The Color of Money

Start planning now if you may have to care for an aging parent one day

By Michelle Singletary
Washington Post / May 16, 2010

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The time has come.

As the nation ages, millions of adults will find they are thrust into caring for an aging parent or relative. My husband and I have just joined this group. We recently began taking care of my father-in-law, a fiercely independent, 81-year-old former military man. His basic living needs — walking, cooking, bathing, and cleaning his house — have become too hard for him.

So for now, he’s living with our family. My father-in-law would rather be living on his own. We are trying to make that happen, but he can’t move home without daily help and supervision.

I recently participated on a panel on elder care hosted by Volunteers of America, a nonprofit that provides human service programs to seniors, veterans, and families. It was a sobering discussion when you consider that by 2020, 12 million older Americans will need long-term care. And when they need that care, they will realize that they and the caregivers they will have to lean on are woefully unprepared for the cost.

“As a baby boomer myself with parents in their 80s, I find it hard to face the reality of preparing,’’ said Vicki Bendure of Volunteers of America. “They’re in relatively good health at the moment, but we have yet to discuss the grueling particulars, and my sister and I and our families just continue to pretend the inevitable isn’t going to happen. I feel like there’s a tsunami on the horizon.’’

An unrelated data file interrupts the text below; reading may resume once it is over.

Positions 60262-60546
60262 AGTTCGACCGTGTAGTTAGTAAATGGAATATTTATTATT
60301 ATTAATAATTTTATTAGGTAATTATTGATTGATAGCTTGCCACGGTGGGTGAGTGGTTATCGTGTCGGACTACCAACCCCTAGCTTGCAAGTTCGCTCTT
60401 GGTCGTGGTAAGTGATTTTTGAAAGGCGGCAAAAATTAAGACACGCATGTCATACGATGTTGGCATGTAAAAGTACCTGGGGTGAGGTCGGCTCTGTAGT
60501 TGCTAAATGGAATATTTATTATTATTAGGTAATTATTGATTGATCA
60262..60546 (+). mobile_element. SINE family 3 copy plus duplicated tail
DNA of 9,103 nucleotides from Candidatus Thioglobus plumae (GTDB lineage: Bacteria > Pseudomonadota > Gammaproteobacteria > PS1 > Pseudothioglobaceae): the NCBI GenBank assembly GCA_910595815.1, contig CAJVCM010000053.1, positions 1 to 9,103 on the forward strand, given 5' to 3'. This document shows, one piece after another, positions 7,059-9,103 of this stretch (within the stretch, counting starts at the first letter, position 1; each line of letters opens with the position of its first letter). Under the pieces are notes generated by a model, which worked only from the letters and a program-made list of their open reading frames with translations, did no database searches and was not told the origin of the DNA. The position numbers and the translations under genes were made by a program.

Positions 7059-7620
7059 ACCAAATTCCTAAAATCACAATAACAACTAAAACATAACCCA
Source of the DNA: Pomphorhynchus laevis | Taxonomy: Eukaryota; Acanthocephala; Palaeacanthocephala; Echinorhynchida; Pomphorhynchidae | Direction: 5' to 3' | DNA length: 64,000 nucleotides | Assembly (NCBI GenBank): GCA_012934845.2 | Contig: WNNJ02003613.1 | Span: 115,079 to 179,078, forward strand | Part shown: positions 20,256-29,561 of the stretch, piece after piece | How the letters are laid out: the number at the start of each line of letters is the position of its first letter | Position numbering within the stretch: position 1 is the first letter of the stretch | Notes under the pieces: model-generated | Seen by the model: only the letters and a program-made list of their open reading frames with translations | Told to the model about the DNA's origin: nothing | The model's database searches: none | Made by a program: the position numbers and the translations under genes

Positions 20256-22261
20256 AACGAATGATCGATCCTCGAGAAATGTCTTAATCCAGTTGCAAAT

The burden has largely fallen on my husband and me to figure out the best situation for my father-in-law. But the most distressing thing about this situation is that he is caught in the middle of a conundrum so many seniors face.

He is too rich for most government-funded social programs and not rich enough to pay for full-time, long-term care. He was a good steward of his resources, but still it’s going to be tough for him to afford the care he needs.

He has health insurance. He has Medicare. But contrary to what many people assume, Medicare generally does not pay for long-term care, which assists people with activities such as dressing, bathing, and using the bathroom. Medicare helps pay for medically necessary skilled nursing or home health care, if you meet certain conditions.

Medicaid will pay for some long-term care services, but it’s limited to people with low incomes and limited assets.

I’ll be writing about our experience and what resources we find. One place I’ve explored is, where you will find a “Long-Term Care Planning Tool.’’ You will be asked questions that will help you start the process of finding long-term care.

For now, I have a little advice to offer. If you have even an inkling that you may become the caregiver for an aging parent or relative, start planning for it now. Ask questions about their finances.

Get your own finances in order because it’s likely you’ll have to pitch in financially. Just prepare now. The time will come before you know it.

Michelle Singletary is a columnist for The Washington Post.

SOURCE: Bloomberg News